Starting on Sept. 20, the women being held at the Karnes County Residential Center were sent to other centers around the country so that the facility could be used to detain families. More than two weeks later, their lawyers from RAICES have no idea where the majority of these women are being held, and they can’t find any updated information in ICE’s online detainee tracking system.

Many of these women have serious medical conditions and not being able to advocate for their health could have fatal consequences.

“I’m really fearful that their conditions could worsen,” Meza said. “I don’t want them to be in another ICE press release about death in detention.” 

The situation highlights a common problem for migrants in ICE custody: They can be transferred between facilities with little notice and yet their new locations are not promptly updated in the system. If their existing lawyers and family members can’t find them, they may have to go through their cases without legal representation, especially in remote areas where legal counsel is sparse. And those with serious health issues could die if advocates who don’t know where their clients were transferred are unable to fight for their right to medical treatment. 

According to ICE, advocates shouldn’t worry because “adequate medical care is being provided to all detainees.”

An ICE official told HuffPost that “Comprehensive medical care is provided to all individuals in ICE custody” adding that staffing includes registered nurses, licensed mental health providers, a physician and access to 24-hour emergency care. The official acknowledged that the women at Karnes had been transferred to other facilities, but did not explain why their locations were not showing up in the online system.

But given the deaths that have occurred in ICE facilities and the overall cruelty towards people in their custody, few people trust ICE’s ability to care for migrants.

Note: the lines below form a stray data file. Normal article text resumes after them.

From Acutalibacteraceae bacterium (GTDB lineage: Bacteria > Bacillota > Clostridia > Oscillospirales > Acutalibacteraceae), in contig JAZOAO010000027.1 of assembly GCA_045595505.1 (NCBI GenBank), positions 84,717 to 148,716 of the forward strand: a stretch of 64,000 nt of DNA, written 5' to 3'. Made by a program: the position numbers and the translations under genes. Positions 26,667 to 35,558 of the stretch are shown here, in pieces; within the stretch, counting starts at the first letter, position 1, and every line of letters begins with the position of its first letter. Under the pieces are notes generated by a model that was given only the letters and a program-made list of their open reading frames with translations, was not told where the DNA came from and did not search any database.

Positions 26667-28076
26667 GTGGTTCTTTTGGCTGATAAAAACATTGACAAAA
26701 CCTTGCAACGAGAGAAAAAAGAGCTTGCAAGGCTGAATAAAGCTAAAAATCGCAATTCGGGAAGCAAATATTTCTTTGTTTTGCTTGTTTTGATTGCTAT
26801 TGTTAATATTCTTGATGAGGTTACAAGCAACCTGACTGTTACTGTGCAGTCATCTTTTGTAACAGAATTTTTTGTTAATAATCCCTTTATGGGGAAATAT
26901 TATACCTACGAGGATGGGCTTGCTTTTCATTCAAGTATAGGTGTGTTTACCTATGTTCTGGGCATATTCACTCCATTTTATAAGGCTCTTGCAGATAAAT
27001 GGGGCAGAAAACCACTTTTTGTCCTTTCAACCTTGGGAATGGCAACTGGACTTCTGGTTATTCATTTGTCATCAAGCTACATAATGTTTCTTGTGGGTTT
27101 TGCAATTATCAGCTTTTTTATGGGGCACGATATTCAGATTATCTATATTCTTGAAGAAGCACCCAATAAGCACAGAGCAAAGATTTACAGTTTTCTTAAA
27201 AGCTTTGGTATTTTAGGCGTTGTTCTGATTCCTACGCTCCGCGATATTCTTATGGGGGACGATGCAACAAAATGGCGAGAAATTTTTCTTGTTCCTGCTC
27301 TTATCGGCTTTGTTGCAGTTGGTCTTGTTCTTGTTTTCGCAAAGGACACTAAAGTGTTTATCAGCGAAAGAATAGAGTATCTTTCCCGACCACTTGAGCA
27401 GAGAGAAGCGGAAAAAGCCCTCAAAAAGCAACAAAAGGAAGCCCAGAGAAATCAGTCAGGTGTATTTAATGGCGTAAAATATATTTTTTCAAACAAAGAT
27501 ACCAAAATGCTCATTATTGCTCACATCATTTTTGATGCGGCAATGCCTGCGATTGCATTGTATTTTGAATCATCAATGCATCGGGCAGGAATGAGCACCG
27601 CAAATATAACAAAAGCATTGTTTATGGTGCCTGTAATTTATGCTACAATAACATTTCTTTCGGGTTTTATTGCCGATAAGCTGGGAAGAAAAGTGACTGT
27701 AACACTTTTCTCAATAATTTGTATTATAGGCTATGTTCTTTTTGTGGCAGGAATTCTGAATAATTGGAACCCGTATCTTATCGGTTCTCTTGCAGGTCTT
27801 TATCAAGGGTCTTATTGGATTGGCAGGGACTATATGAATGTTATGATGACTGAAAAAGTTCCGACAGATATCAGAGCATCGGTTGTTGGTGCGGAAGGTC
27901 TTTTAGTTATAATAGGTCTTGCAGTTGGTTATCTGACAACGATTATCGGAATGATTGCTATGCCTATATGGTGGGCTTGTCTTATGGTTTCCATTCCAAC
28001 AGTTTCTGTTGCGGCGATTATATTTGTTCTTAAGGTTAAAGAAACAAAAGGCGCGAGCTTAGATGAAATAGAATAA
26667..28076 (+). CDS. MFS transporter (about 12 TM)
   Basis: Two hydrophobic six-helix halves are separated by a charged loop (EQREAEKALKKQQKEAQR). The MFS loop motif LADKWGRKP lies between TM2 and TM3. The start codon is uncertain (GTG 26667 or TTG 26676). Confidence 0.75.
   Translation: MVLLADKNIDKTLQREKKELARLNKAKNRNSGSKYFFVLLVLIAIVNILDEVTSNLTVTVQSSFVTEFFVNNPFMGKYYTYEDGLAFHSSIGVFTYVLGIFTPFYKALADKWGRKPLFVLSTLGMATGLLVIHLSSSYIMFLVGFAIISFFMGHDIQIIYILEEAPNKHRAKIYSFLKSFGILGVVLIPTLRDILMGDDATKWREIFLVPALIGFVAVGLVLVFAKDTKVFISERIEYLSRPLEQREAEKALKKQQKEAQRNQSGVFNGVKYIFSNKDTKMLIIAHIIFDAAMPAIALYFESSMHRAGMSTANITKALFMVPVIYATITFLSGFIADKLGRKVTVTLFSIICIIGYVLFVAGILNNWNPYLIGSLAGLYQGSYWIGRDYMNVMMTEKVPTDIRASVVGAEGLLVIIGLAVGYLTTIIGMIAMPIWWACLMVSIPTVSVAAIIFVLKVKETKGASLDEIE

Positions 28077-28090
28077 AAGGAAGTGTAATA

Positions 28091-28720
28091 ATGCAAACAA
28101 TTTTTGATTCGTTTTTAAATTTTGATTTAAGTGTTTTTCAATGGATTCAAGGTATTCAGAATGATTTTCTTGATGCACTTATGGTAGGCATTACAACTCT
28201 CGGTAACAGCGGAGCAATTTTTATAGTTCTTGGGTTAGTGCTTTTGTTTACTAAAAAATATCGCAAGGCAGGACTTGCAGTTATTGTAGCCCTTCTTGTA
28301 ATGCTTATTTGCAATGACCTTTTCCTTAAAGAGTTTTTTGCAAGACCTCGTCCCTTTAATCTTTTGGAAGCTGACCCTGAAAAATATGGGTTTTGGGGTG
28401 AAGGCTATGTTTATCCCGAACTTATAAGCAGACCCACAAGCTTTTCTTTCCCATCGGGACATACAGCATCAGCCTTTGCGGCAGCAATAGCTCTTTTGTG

At Karnes, some of the immigrants were allegedly being denied lifesaving care, such as cancer and HIV treatment, and that suicidal patients were not receiving psychiatric counseling. One woman with cancer in her uterus said she had not received medical treatment for more than two months. Another immigrant, who is HIV positive, said she was not getting her medication or being evaluated by a doctor, even as her symptoms worsened.

The lack of medical care in immigrant detention facilities is well-established. Eight immigrants have died in ICE detention centers this year, and six minors have died in Border Patrol centers, in many cases because they didn’t receive proper medical help for their illnesses. 

Technically there’s no legal requirement for ICE to inform detainees’ lawyers that they are being transferred. 

According to Andrea Meza, Director of Family Detention Services for RAICES, ICE is not at all required to inform anyone when a detainee is transferred to a new location.

There is one exception: ICE is mandated to provide notice of transfer for Salvadorans, per the Orantes Settlement Agreement — but only Salvadorans.) Otherwise, Meza says, “There’s not really anything that requires them to give us notice as to where our clients are.” 

But even if ICE did update the platform used to track migrants in their custody, lawyers said it’s rarely that reliable.

It can take up to a few weeks for someone who is transferred to a new facility to show up in the system, which means families are often left wondering whether their loved ones have been deported back to life-threatening situations in their home countries.

“I think FedEx does a better job of tracking its packages than ICE does of tracking the people it detains,” Lincoln-Goldfinch, an immigrant rights attorney told HuffPo.  

Of the women RAICES has been able to locate, some are being housed at a private prison in Mississippi that the Justice Department found so poorly-managed it issued a scathing 65-page report detailing its problems. The Federal Bureau of Prisons to ended its contract with the prison earlier this year, but now immigrant women are being sent there.